At this point, you should know that Nvidia is making plans to make a lot of content first by streaming gameplay via Youtube and most likely Twitch. They have already made a studio-like setup with all the lights and furniture required. While the details of who is going to make content is uncertain, you should that some of its existing content is made, edited and maintained by the owner of a particular (and popular) gaming website in India. It also managed a lot of Facebook (and maybe Youtube) content for Nvidia during the event, a website that covers games and gaming-related hardware reviews. I hope that they did make a disclosure about helping Nvidia in content generation related matters with/for Nvidia . Or else it will be an interesting topic about ‘conflict of interest’.
There is a case of another website whose founder quit and joined Nvidia- or so I was told. Interestingly, according to the website’s WHOIS detail, the ownership still stays with the founder. This should raise a concern. As an example, Anand Shimpi declared that he was leaving Anandtech for Apple, and then the editorial powers are given to one of his long-time co-workers and sold to a company that also owns Tom’s Hardware. The ownership changed hands. Jon Gerow was the ‘Jonny Guru’ person until he started working for Corsair, and that the registrant’s name of the famous hardware review website was switched to Tony Day. To maintain the neutrality of editorials, even owners/founders believe that it’s important to give up ownership of the site when working for a company. You cannot stay in between or keep the ownership of the site while being an employee of the company who makes a product that your website reviews, and then expect people to believe that a particular website is neutral. No matter how many endorsements you get or folks you get to vouch for you, it does not negate an importance of this point. Just because writers, journalists, bloggers and reviewers in India don’t have that point of view or culture, it does not invalidate the concern.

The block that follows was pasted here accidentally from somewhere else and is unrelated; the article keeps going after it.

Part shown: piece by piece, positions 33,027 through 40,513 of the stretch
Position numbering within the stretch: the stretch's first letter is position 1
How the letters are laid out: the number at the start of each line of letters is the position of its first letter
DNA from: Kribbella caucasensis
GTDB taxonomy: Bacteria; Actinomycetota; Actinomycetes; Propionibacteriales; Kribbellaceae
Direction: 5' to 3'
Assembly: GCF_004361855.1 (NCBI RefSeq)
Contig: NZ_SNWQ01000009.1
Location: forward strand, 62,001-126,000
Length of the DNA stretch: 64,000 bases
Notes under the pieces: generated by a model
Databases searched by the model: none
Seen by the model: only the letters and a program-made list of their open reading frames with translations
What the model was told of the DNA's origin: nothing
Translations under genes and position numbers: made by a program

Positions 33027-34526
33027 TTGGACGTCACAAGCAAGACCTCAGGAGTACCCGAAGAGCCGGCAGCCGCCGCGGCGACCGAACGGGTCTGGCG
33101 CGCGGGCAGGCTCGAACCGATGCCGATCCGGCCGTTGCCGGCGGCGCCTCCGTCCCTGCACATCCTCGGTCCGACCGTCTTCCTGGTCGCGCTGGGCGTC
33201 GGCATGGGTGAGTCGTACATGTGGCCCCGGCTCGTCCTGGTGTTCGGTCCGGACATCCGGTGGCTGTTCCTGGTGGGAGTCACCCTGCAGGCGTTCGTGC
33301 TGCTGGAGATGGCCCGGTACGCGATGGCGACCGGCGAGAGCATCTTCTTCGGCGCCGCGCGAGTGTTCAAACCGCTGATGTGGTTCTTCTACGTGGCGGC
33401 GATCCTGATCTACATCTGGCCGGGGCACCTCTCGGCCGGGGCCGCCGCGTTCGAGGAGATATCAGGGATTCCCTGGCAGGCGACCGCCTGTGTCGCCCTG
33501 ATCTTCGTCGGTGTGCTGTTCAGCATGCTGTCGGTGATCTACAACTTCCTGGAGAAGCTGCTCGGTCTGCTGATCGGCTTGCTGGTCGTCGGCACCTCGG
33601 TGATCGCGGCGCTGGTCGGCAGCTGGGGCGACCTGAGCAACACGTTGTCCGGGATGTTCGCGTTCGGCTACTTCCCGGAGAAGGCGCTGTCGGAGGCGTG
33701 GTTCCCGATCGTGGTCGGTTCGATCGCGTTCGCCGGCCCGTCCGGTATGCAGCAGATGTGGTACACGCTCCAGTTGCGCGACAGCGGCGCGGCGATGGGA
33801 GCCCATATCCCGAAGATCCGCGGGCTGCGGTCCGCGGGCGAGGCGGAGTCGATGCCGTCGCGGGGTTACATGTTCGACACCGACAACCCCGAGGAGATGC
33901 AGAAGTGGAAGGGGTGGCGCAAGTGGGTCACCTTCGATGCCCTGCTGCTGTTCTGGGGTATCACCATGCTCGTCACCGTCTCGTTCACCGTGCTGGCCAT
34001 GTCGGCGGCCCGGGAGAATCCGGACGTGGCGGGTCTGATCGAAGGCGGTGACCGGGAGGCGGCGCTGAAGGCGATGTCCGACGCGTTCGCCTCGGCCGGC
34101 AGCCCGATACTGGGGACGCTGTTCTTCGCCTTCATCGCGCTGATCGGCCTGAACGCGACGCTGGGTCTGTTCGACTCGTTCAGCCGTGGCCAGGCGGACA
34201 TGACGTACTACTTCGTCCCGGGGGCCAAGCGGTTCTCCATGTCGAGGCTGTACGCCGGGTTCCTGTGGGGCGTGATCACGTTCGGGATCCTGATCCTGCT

So does getting other review site owners stand for you, especially when both of them have a history of plagiarism.
While it’s nice to see Nvidia getting into content generation, it’s unlikely anyone would believe that those two independent websites are truly independent. It’s best if those independent website owners declare to their readers rather than me naming it out which may unnecessarily derail the importance of such matters. I just fear that credibility of Indian tech websites will be damaged (well, whatever is left of it). After all, how many websites do you know that maintained its old name and domain, while lasting more than ten years with a stable editorial? I am sure this is not just an opinion of one reviewer or technology journalist. I am not a technology journalist- far from it. Just a guy who can figure out the difference between right, the wrong and the conflicting.
Claiming that it’s not profitable is a weak argument. Instead, it simply raises doubts about the intention of using a website’s long standing userbase.